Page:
‘I saw that strikingly intense light in the sky’
SPARTA — A bolt of lightning illuminating the sky still manages to instill a fear in Yasuko Ota that’s as fresh as the terror she felt that summer day in Nagasaki, Japan.
During the final stages of World War II, by executive order of President Harry S. Truman, the U.S. dropped the nuclear weapon “Little Boy” on the city of Hiroshima on Monday, Aug. 6, 1945. The detonation of “Fat Man” followed over Nagasaki on Aug. 9.
Ota, now 80, is one of 230,000 remaining “Hibakusha,” a Japanese word that literally translates into “explosion-affected people.”
She gave a special presentation to the Sparta United Methodist Church Saturday evening, recounting her experience of the day the bomb dropped.
The visit was organized by the groups New Jersey Peace Action and August 9th Saving Lives Task Force.
At the time, Ota was an eighth-grade student working in a Nagasaki ammunitions factory, 1.3 kilometers — slightly less than a mile — from the epicenter.
Ota and her friend were taking an afternoon break from work, walking around an area of empty houses, abandoned since the war began.
When it was clear the planes would strike, the girls ran into an empty house, but the house was so small they ended up going through a back door and outside.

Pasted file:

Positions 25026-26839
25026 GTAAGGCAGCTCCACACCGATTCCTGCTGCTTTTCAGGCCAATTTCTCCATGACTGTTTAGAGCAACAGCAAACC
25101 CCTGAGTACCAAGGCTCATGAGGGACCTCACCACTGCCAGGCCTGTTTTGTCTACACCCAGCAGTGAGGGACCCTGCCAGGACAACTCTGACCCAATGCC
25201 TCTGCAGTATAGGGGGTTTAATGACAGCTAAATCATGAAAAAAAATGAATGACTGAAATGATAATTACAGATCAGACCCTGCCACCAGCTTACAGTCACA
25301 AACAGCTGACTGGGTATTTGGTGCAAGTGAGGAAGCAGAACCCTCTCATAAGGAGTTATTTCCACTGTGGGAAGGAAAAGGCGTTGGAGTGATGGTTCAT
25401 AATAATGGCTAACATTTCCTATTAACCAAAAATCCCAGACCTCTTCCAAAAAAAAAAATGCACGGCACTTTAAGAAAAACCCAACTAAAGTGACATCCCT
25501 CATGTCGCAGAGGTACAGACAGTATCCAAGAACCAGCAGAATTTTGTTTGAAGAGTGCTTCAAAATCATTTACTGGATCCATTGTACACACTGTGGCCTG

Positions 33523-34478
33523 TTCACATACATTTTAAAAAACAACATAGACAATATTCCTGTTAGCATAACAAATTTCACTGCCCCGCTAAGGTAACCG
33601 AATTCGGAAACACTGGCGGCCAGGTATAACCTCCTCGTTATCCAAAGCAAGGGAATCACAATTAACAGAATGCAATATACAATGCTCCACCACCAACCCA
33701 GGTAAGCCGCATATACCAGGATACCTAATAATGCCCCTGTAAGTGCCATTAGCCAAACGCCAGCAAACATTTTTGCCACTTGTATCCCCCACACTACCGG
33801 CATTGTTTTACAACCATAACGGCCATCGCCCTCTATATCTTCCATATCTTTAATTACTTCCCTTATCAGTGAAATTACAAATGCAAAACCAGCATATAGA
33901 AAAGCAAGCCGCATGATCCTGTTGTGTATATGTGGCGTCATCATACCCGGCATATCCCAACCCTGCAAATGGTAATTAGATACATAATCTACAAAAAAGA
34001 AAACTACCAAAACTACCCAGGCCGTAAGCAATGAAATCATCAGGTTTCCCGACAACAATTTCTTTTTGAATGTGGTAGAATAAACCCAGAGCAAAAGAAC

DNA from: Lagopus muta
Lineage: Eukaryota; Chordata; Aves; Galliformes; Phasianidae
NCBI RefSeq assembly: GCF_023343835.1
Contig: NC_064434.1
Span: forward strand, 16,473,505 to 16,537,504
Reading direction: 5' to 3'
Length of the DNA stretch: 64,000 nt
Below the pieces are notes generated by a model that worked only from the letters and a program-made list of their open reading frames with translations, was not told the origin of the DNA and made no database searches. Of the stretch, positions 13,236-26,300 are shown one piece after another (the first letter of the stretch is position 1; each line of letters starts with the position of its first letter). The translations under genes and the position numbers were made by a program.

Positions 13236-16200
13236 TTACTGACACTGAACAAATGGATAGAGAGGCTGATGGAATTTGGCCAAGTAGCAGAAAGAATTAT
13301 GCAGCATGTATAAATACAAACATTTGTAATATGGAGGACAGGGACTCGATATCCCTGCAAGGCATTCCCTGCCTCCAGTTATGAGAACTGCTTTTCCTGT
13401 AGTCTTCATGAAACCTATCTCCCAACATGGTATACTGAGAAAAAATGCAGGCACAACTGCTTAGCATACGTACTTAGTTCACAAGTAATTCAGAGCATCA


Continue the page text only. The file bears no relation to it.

She lost consciousness and was awoken sometime later by the sound of her friend’s cries. The house had collapsed to the ground, and Ota’s legs were buried under the rubble.
Another half hour passed before a stranger dragged her from the rubble.
The stranger collapsed after pulling her to safety and told her to run.
Ota, who is now vice president of Nihon Hidankyo, or the Japan Confederation of A-and H-Bomb Sufferers, said the Hibakusha were shunned for years after the bomb drop because many of the survivors were disfigured and injured.
People did not know if the sickness caused by the bomb was contagious or if it could be passed on to future children. They did not understand that the area was struck by a nuclear weapon and survivors were suffering from over-exposure to radiation.
Ota went on to have five children, two of whom were still births.
All three of her surviving children were born prematurely at seven months. Two have suffered effects of the radiation, including her oldest son, Kohichi Ota, 60, who attended Saturday’s presentation. He had frequent nosebleeds throughout his grammar school years. Her daughter was born blind and lives in a residential facility outside of Tokyo.
Today, Ota, her son, members of New Jersey Peace Action and August 9th Saving Lives Task Force, will meet with a senior representative at Sen. Robert Menendez’s (D-13) office to discuss the proposed Strategic Arms Reduction Treaty, an agreement between the United States and Russia to reduce the number of nuclear weapons in both countries.
On April 8, the treaty was signed by President Barack Obama and Russian President Dmitry Medvedev.
Final approval of the treaty requires a super majority of 67 votes, or approval from two-thirds of the Senate.
“I will never lose hope for a world of peace to come in the future,” Ota said. “The dreadful bombing experience that I had should never be repeated. Now, I appeal to you and to the world that we may all walk together along the road to peace.”